The CSF, typically showing inflammatory cell responses with occasionally PAS-positive macrophages, should be analysed before treatment and during follow-up [3]. PCR may also be used. Primary WD of the brain may be diagnosed by molecular biological techniques such as PCR [4, 8, 9]. PCR can also be performed on the CSF. Other examinations include CT or magnetic resonance imaging of the brain, which may display atrophic alterations, mass lesions and hydrocephalus. This explains the sometimes focal neurology secondary to solitary mass lesions, for example, generalised tonic/clonic seizures or symptoms resembling a stroke syndrome [2, 9]. In patients with WD who have predominant digestive involvement, intestinal biopsies for histology should be indicated first and, if negative, a bacterial PCR determination should be the next option [1]. Although the molecular PCR assessment of cerebral biopsies has the highest diagnostic yield in neurological WD, its associated morbidity means that analyses of intestinal samples are more appropriate. The use of PCR techniques, however, remains limited to specialized research laboratories.

Treatment of WD is still empirical as the final results of the first prospective trial initiative SIMW are not yet available. In this trial, two highly active antibiotics (ceftriaxone and meropenem) known to penetrate the blood-brain barrier administered for 14 days followed by 12 months maintenance treatment with cotrimoxazole were compared. Currently, recommended antibiotic therapies include an initial 2-week course of intravenous cephalosporins (for example, ceftriaxone) or meropenem for 2 weeks followed by 1-year oral trimethoprim-sulphamethoxazole [1]. As described before, clinical relapses such as in our patient with recurrent CNS manifestation may occur even after long-term oral antibiotic treatment with trimethoprim-sulphamethoxazole if the causative agent was not eradicated timely from the CNS [10]. Patients treated primarily with tetracycline show a high relapse rate of 35%, especially CNS relapse. One case presentation describes a successful treatment with recombinant interferon gamma (INF-gamma) together with antimicrobial therapy, which led to clearance of infection in a chronically relapsing patient [11].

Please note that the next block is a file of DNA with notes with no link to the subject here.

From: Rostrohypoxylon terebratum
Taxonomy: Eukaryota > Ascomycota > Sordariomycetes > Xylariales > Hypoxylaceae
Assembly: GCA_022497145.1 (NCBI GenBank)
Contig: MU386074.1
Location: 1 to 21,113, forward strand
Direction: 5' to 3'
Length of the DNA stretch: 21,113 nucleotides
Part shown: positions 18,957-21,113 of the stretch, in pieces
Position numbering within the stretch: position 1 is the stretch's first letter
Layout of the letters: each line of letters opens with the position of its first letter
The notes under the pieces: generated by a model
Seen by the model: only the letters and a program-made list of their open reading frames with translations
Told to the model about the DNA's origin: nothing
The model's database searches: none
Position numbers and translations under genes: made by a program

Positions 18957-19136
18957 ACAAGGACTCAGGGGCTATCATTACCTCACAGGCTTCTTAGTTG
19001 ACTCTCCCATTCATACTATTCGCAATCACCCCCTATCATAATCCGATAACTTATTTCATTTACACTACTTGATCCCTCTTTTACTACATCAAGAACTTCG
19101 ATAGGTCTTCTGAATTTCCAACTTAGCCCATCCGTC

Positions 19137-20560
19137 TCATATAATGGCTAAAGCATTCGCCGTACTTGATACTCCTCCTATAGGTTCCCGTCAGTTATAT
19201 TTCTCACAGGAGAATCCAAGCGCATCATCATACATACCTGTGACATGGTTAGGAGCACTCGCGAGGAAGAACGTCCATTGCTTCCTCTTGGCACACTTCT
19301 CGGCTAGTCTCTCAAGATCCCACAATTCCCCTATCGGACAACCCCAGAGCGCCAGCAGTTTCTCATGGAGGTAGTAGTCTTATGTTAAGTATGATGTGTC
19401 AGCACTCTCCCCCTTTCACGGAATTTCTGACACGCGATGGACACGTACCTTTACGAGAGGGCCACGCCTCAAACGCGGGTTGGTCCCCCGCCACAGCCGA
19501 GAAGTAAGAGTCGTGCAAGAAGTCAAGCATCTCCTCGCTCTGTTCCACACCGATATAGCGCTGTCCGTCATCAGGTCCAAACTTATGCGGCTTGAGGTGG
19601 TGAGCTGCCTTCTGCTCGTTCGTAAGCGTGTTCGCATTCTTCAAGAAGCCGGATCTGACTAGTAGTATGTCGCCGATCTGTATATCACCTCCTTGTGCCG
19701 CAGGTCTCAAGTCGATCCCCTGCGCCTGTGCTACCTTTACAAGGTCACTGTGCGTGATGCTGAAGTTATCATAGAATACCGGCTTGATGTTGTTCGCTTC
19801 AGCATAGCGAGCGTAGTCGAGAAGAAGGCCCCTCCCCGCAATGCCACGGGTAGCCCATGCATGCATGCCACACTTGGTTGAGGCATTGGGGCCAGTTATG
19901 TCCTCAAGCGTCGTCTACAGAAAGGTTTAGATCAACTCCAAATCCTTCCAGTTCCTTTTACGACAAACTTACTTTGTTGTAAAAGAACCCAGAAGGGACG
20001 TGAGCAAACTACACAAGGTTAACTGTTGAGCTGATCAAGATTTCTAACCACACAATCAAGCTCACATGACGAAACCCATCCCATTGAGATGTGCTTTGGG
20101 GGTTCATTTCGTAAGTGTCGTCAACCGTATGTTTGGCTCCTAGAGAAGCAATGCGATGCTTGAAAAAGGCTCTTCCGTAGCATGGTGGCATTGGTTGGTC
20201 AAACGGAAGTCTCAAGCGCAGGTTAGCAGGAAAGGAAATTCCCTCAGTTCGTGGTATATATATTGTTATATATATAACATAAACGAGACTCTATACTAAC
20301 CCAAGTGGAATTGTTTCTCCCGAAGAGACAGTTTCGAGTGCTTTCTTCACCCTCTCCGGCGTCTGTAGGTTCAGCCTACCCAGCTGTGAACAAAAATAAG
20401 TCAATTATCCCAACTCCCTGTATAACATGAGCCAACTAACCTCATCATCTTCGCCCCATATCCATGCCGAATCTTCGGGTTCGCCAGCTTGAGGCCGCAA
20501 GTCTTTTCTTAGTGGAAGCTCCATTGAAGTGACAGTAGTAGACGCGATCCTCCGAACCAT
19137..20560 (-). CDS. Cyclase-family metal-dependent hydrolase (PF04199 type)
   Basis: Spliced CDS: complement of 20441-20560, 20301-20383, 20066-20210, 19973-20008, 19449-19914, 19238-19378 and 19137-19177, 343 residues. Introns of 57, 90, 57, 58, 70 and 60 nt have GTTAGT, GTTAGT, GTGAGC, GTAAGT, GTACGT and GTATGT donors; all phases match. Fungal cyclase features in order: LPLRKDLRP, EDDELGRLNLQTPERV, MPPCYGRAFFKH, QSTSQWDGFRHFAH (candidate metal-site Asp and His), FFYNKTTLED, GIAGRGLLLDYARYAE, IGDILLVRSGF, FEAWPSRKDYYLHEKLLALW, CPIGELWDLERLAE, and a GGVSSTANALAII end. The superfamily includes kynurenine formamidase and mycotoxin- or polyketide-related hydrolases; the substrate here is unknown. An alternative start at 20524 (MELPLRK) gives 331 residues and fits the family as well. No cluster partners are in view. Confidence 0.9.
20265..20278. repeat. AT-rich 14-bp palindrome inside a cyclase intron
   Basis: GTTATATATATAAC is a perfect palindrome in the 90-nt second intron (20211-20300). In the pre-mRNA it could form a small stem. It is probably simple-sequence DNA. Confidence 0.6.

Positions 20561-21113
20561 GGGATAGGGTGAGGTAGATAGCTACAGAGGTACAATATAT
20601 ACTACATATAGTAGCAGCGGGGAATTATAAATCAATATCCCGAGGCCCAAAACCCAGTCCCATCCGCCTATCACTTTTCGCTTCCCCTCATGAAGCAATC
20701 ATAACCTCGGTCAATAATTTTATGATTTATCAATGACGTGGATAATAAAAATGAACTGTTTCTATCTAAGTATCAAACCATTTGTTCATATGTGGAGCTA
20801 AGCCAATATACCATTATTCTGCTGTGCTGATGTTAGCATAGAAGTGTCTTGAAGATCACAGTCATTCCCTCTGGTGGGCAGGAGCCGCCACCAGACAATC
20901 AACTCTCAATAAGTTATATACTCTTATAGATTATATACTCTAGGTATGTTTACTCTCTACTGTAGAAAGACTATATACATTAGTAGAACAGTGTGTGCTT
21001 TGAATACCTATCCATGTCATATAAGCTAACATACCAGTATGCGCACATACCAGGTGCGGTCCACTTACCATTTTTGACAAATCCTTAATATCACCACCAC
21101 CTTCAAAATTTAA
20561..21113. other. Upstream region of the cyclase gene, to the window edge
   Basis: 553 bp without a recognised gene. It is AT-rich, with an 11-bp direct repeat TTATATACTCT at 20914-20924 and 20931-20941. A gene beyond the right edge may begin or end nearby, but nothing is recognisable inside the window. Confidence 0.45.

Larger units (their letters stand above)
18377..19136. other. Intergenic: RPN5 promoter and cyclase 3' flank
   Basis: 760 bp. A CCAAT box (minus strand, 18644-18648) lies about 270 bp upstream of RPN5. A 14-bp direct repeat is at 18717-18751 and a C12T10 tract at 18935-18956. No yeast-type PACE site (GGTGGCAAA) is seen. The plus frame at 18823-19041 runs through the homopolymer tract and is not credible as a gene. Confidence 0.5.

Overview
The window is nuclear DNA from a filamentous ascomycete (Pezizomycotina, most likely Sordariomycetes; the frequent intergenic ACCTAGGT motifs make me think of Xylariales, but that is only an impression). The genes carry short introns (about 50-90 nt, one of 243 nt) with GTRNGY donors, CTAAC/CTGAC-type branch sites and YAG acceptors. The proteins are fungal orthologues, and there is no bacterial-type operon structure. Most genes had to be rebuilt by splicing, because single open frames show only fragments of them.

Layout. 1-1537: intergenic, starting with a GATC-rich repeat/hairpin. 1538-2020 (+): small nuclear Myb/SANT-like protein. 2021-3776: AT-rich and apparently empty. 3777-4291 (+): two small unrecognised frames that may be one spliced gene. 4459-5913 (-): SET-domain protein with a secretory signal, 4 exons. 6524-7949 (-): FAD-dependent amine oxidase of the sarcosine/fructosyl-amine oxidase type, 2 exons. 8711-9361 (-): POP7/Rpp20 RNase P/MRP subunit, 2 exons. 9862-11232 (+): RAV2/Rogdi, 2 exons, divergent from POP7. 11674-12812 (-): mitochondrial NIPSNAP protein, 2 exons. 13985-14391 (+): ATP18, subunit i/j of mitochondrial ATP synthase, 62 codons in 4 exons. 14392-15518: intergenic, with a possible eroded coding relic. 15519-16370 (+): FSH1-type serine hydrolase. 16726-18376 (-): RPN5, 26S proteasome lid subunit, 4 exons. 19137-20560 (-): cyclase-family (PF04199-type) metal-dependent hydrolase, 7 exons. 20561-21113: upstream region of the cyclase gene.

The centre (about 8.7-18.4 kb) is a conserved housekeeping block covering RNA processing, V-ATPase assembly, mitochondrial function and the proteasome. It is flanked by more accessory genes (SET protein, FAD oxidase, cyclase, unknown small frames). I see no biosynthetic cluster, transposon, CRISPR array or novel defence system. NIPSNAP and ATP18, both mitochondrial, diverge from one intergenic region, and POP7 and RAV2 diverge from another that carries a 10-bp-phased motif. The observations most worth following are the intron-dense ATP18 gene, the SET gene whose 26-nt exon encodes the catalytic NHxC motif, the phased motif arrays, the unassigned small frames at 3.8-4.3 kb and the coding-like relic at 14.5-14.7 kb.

Conclusion

The incidence of WD is low despite the ubiquitous presence of T. whipplei in the environment [12]. Furthermore, sites of organ infection show a remarkable lack of inflammatory response to the bacterium. Therefore, it has been suggested that host factors indicated by immune deficiencies are responsible for the development of WD. Recent data demonstrate a persistent defect of the cellular immune response with decreased serum concentrations of interleukin (IL-12), INF-gamma and tumour necrosis factor (TNF)-alpha [12]. Other results indicate an association between immunosuppressive therapy and symptomatic onset in WD and thus support the concept that immunological factors play a role in disease pathogenesis [13]. Some authors, as we do, have described an association between malignant tumour occurrence and an increased relapse risk of WD in oncological patients. Some reports have described malignant non-Hodgkin lymphoma a few years after diagnosis of WD. In one case presentation, an intramucosal gastric adenocarcinoma was diagnosed 8 years after initial manifestations of WD [14, 15]. To date, it is unclear whether malignant tumours increase the incidence and relapse risk of WD. This question must be answered by further epidemiological studies.

Consent

Written informed consent was obtained from the patient for publication of this case report and any accompanying images. A copy of the written consent is available for review by the Editor-in-Chief of this journal.

Abbreviations

CNS: 

central nervous system

CSF: 

cerebrospinal fluid

CT: 

computed tomography

INF-gamma: 

interferon gamma

PAS: 

peroxidase acid-Schiff

PCR: 

polymerase chain reaction

SIMW: 

Study for the Initial treatment of Morbus Whipple

TNF-alpha: 

tumour necrosis factor-alpha

WD: 

Whipple's disease.

Declarations

Acknowledgements

The PCR testing of the CSF was performed by Professor von Herbay, Department of Pathology, University of Heidelberg, Germany.

Authors’ Affiliations

(1)
Second Department of Medicine, Bogenhausen Hospital, Academic Teaching Hospital, Technical University of Munich
(2)
Second Department of Medicine, University of Leipzig
(3)
Department for Pathology, University of Leipzig

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Copyright

© Gundling et al; licensee BioMed Central Ltd. 2008

This article is published under license to BioMed Central Ltd. This is an Open Access article distributed under the terms of the Creative Commons Attribution License (http://creativecommons.org/licenses/by/2.0), which permits unrestricted use, distribution, and reproduction in any medium, provided the original work is properly cited.